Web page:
Spike was running low on time and didn't have time for a post-fight interview with Dunham which is too bad. With two decision fights to open the show, this would have been a good way to introduce Dunham to the bigger Spike audience.
Aaron Simpson def. Tom Lawlor by split decision
I think Lawlor will look back on this 1st round and wonder why he didn't finish Simpson off. Lawlor dominated the first five minutes by battering Simpson with hard punches that had him nearly out on his feet. It was a clinic in striking as Lawlor was patient in landing shot after shot, but slowed at the end of the round and let Simpson recover. Not a good idea.
Beginning in the 2nd, Simpson began to take over with takedowns and started winning the exchanges of punches. Lawlor started to wear down and got really tired in the 3rd when Simpson dominated with his wrestling. This was as even a fight as you're going to get and the judges scored accordingly. Two judges had it 29-28 for Simpson while another had it 29-28 Lawlor.
It could be argued that the first round Lawlor won 10-8 as he was that dominant, while the 2nd round could have been a 10-10. There will be arguments either way, but if you've ever thought about being a judge, trying scoring this one live. To give you an idea, I had it 29-29 with the 2nd being a 10-10 round. Judging on the fly is tougher than most of us give it credit for.
Two side notes: I found it interesting that Joe Rogan actually spoke out when the fans were booing Simpson as I don't remember him ever being that forthcoming. He seemed legitimately pissed and he was right as Simpson had just gone through a war. But is the color commentator's job to play cheerleader when he's doing a post-fight interview?
The other side note: did Lawlor come into Hulk Hogan's old "Real American" music? If so, kudos to that guy.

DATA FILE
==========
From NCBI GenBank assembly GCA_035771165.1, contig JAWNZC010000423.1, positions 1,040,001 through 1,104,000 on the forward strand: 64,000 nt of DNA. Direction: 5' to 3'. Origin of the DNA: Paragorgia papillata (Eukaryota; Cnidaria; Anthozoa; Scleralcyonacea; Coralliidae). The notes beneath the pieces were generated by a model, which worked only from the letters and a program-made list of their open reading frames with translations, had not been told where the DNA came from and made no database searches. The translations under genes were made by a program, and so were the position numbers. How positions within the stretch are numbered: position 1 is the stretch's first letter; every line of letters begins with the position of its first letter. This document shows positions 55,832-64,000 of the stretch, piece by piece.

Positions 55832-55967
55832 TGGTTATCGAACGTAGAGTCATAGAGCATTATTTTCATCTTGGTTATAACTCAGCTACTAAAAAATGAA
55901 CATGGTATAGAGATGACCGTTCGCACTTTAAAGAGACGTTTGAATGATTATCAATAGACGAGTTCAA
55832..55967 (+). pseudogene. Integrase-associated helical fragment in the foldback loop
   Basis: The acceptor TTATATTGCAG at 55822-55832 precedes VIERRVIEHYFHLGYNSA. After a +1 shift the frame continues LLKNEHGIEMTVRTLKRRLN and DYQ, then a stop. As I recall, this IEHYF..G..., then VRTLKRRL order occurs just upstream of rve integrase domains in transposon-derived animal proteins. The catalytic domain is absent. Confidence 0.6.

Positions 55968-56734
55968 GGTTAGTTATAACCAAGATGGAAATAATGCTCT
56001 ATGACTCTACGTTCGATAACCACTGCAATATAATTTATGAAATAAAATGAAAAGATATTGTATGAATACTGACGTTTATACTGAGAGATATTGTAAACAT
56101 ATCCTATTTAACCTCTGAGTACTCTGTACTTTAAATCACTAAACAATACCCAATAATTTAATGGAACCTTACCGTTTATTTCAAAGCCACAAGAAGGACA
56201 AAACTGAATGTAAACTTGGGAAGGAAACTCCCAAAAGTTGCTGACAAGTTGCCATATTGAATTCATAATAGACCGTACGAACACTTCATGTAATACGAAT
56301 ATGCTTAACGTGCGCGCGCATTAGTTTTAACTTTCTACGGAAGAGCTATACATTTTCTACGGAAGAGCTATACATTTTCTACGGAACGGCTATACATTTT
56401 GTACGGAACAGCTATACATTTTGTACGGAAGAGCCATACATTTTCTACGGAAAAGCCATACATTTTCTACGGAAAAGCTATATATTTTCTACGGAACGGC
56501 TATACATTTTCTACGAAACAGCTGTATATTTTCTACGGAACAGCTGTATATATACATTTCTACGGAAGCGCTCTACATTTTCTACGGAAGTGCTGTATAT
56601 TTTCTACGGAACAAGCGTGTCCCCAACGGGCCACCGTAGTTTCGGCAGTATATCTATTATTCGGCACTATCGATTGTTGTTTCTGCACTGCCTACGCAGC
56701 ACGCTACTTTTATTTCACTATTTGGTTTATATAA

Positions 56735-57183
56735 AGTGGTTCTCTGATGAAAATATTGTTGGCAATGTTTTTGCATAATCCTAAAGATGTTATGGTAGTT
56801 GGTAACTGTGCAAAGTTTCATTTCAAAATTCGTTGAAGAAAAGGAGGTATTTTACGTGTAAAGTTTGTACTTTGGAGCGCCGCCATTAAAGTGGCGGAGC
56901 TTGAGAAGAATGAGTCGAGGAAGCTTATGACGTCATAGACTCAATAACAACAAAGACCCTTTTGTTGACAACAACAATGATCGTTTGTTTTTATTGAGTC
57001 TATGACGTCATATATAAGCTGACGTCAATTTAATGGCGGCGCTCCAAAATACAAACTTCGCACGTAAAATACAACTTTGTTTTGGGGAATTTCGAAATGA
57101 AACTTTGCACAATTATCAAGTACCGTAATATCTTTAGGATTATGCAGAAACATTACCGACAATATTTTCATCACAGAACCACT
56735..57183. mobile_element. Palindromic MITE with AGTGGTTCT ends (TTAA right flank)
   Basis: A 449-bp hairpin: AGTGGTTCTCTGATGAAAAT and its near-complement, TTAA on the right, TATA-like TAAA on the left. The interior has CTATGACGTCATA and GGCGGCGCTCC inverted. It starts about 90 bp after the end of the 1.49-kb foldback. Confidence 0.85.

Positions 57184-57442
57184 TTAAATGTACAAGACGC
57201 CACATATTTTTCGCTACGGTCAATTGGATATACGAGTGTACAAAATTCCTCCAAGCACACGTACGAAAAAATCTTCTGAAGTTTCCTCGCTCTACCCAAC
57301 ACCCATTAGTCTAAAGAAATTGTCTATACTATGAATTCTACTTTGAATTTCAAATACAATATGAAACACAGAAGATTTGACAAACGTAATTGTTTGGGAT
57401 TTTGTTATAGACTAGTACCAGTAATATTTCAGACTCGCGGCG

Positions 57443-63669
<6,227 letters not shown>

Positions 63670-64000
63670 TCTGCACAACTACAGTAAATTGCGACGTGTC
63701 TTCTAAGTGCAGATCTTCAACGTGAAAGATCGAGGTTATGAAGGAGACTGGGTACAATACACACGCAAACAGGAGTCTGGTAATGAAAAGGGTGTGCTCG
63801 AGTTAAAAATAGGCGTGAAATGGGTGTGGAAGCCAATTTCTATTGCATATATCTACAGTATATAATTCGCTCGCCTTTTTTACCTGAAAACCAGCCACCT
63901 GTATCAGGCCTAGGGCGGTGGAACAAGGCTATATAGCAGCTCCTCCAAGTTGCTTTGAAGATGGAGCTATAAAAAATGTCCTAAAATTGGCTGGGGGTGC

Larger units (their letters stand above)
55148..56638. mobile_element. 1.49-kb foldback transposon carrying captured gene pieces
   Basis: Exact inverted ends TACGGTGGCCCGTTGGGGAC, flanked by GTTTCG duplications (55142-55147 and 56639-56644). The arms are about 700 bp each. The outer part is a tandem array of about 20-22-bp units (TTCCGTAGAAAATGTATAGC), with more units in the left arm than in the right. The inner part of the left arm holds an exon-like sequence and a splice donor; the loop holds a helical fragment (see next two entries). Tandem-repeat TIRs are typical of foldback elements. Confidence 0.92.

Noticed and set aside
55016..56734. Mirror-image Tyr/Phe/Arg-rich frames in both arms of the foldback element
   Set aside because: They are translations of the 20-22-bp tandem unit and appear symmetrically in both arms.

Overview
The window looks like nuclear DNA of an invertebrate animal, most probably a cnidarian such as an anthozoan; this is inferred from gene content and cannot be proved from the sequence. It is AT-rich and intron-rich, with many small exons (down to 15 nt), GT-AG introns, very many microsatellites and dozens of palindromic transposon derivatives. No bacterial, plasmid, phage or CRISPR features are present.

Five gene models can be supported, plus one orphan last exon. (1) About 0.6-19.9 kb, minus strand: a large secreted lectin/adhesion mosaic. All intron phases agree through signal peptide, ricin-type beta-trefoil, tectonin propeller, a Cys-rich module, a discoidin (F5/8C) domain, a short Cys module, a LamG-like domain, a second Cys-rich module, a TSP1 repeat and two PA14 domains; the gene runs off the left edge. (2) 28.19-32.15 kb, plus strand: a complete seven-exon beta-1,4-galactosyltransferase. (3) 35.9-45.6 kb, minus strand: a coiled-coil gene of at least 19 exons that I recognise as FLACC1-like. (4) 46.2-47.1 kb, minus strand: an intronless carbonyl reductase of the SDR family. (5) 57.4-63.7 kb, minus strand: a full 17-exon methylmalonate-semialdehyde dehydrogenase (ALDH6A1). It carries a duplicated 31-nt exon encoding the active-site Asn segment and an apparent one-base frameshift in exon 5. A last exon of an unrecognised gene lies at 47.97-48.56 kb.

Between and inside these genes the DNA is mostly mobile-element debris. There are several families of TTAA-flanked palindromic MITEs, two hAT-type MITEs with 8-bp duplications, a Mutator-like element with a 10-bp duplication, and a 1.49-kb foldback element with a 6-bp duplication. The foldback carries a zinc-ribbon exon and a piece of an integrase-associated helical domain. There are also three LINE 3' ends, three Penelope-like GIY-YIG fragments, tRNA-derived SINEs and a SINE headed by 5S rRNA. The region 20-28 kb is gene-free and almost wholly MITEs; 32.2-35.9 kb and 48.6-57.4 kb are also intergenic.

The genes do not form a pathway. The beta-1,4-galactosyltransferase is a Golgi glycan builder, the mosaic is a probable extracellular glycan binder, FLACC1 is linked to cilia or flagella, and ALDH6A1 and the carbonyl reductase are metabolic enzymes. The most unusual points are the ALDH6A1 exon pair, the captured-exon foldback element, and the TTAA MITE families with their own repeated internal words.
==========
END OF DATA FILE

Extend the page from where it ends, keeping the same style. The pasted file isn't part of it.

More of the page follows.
Amir Sadollah def. Brad Blackburn by unanimous decision
In the televised opener, the TUF 7 winner pounded out a pretty one-sided victory over Blackburn, doing major damage at the end of the 1st and early in the 3rd round. Sadollah mixed up his game by using muay thai knees, sharp elbows and a variety of kicks in battering Blackburn, who never really did get started.
Sadollah dominated the 3rd by opening up the round with a hard knee to Blackburn's face and an immediate takedown with plenty of ground and pound. For his second fight in three months, Sadollah looked just fine and continues up the welterweight ladder. The loss snaps a six-fight unbeaten streak for Blackburn, but this was his first fight in six months following shoulder surgery, so he can be forgiven.
All three judges had it 30-27, as did I. Not an action-packed fight but more gritty than anything.
- Did you know that Blue Mountain State was coming up after the show? The plugs during the main event got obnoxious after the 3rd or 4th.
- Man, there were a lot of ads in the first 15 minutes. The lead in for the first fight didn't start until 9:15 pm EST.
- No undercard fights. I was really interested in seeing Chris Leben. That's crazy he didn't make the televised show to start with. Guess he's still paying a penance for the steroid thing, eh?
Josh Nason has published MMA, wrestling and boxing blog Ropes, Ring and Cage.com since 2007. He is a contributor to Fight Magazine and appears regularly on Fight Network Radio. Follow him on Twitter.